By David Morse, Tax Policy Director
The US and domestic companies should be alarmed by China’s desire to preserve corporate tax avoidance strategies in the world. Many countries have had enough of corporate tax avoidance, and the Organization for Economic Cooperation and Development (OECD) is currently considering solutions to restrict or end such practices. China supports the least restrictive plan—and one that includes the most potential loopholes to preserve its ability to shift profit out of the US. Conversely, ending these tax avoidance loopholes would strengthen domestic American corporations’ ability to compete for market share.
Any foreign or domestic company’s tax rate should reflect its market share in the US. In theory, if any company sells to a US customer, its profits are derived from the US market. And so, the US should have a right to tax those profits. In practice, the current US tax system is a complicated mess of legislation containing significant loopholes that alter effective tax rates depending on the type of company, even after the Tax Cut and Jobs Act. Foreign companies enjoy the most substantial advantage in the current tax system.
It is no secret that Chinese corporations have been increasing their market share in the American market. The Chinese company that owns the social media App, TikTok, recently invested a billion dollars in advertising to make TikTok the third most downloaded app in the world. The Chinese company Haier now owns GE Appliances. Shuanghui Group owns Smithfield Foods. Chinese-company Lenovo owns Motorola. And, Dalian Wanda owns all of the AMC Theaters. While these companies are technically foreign-owned, they can take advantage of loopholes that afford tax avoidance strategies.
China has a vested interest in preserving this system, since foreign multinational corporations are given de facto preferential treatment. Corporate profits can be split and reclassified as “foreign” to transfer taxation to other jurisdictions under the current system. In other words, if they have the lawyers set up foreign subsidiaries, they can shop for the lowest taxes on profits derived from selling to US customers. And they do this by attaching the profits to foreign subsidiaries.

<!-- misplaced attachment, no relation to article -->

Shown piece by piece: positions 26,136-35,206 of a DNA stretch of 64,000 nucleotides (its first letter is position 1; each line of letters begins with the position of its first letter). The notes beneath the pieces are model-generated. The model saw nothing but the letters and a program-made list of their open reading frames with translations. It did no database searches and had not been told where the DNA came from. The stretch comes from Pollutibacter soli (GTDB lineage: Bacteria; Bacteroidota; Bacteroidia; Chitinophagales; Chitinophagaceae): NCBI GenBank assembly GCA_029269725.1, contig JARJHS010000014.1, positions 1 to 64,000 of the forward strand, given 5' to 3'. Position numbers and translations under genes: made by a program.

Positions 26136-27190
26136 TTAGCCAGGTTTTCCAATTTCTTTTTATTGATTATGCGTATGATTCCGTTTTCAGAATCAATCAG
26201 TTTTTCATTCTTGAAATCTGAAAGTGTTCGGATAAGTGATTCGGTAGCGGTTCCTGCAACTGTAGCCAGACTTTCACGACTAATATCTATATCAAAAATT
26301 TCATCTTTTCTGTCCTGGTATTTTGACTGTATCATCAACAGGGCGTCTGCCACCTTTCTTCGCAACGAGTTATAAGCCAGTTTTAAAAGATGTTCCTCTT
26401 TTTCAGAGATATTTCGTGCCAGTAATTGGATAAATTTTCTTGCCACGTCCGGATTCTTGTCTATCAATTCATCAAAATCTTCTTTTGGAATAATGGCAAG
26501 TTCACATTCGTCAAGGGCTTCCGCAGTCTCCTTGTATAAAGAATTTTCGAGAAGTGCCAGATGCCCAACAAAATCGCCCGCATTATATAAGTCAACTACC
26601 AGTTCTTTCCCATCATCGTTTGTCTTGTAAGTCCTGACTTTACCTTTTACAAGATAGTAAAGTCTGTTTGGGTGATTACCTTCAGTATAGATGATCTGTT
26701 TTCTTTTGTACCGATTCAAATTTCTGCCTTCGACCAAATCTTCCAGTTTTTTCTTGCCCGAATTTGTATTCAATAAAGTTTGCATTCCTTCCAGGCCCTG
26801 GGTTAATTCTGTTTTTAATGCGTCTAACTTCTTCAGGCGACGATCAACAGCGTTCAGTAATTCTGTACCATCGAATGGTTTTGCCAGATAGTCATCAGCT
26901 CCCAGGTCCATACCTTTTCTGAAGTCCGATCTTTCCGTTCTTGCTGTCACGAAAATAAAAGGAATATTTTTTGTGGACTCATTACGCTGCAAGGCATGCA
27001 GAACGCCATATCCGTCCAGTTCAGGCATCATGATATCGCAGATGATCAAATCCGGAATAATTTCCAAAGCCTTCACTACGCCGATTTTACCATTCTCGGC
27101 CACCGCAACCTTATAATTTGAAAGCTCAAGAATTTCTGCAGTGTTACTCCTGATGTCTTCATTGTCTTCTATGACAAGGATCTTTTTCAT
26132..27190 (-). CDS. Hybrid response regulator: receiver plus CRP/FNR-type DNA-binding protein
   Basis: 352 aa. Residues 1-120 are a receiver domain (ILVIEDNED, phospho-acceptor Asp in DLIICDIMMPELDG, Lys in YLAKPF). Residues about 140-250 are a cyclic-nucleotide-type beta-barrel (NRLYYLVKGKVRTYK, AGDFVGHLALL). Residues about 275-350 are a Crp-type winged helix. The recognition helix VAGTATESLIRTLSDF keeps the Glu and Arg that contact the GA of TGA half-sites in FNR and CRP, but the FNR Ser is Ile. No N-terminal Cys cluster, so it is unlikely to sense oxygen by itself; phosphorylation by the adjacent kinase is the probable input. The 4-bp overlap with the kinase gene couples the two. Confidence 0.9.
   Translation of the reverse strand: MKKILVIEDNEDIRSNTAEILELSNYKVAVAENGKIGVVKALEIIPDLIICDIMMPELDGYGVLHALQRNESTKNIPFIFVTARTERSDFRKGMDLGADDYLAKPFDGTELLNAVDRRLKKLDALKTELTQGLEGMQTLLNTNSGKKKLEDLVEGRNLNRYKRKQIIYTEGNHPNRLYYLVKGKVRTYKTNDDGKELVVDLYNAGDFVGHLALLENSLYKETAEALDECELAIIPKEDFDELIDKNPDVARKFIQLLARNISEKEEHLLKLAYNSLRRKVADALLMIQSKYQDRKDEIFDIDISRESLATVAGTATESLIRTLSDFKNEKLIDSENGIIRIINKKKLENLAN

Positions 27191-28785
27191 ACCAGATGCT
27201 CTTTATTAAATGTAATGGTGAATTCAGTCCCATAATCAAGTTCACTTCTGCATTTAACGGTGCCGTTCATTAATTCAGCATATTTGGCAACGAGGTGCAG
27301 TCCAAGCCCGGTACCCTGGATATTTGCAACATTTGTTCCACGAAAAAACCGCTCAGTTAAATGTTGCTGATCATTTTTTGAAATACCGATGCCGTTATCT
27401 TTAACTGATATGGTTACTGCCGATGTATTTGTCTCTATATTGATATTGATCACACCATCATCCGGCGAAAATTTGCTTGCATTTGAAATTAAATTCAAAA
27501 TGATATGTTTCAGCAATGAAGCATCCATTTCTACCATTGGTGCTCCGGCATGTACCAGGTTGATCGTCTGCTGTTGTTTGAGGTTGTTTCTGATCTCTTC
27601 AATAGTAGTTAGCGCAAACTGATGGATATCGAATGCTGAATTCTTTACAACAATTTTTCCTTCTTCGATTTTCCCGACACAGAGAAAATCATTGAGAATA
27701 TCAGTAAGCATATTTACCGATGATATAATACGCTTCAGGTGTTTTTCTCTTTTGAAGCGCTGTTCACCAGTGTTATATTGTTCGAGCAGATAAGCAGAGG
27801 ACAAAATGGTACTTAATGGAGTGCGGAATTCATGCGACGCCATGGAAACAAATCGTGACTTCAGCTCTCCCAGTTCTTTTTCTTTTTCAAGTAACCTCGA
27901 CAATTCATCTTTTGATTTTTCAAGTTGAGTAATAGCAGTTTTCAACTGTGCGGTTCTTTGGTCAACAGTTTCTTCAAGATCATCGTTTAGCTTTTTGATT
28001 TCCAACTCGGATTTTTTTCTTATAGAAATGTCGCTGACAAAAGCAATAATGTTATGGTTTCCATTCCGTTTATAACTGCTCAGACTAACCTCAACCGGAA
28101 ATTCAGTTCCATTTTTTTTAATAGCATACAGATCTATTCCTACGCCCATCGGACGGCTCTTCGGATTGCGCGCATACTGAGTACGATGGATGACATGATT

Meanwhile, American domestic companies must compete on an unfair playing field. Domestic companies often pay twice as much as the effective tax rate of their foreign competitors and foreign subsidiaries. By failing to deal with the problem adequately, the US government is effectively handing foreign companies a tax gift in the form of an effective lower tax rate. And that leaves domestic US companies competing with juiced-up multinationals.
Unfortunately, US Treasury Secretary Mnuchin has advocated for the Chinese tax position—since he believes such an alliance would serve all multinational interests. However, he should question why China would be so willing to work with him in the middle of a trade war.
The OECD is considering multiple options to address tax avoidance, including the most effective solution, Sales Factor Apportionment (SFA). This would be the simplest form of a fair tax on any companies, since it is based on access to the US market. If a company’s profit was earned from US sales, the US has the right and the duty to tax that profit fairly across the board. This would end global tax loopholes, and domestic American companies could compete on a fair playing field in the US.
The US Treasury should advocate for domestic American companies and support SFA in the OECD negotiations. Conversely, preserving the tax avoidance of Silicon Valley and Big pharma should not come at the expense of sacrificing the other industries that compete with Chinese companies in the US. America has alternatives and can reverse course. It’s time to implement SFA to level the playing field for domestic companies.
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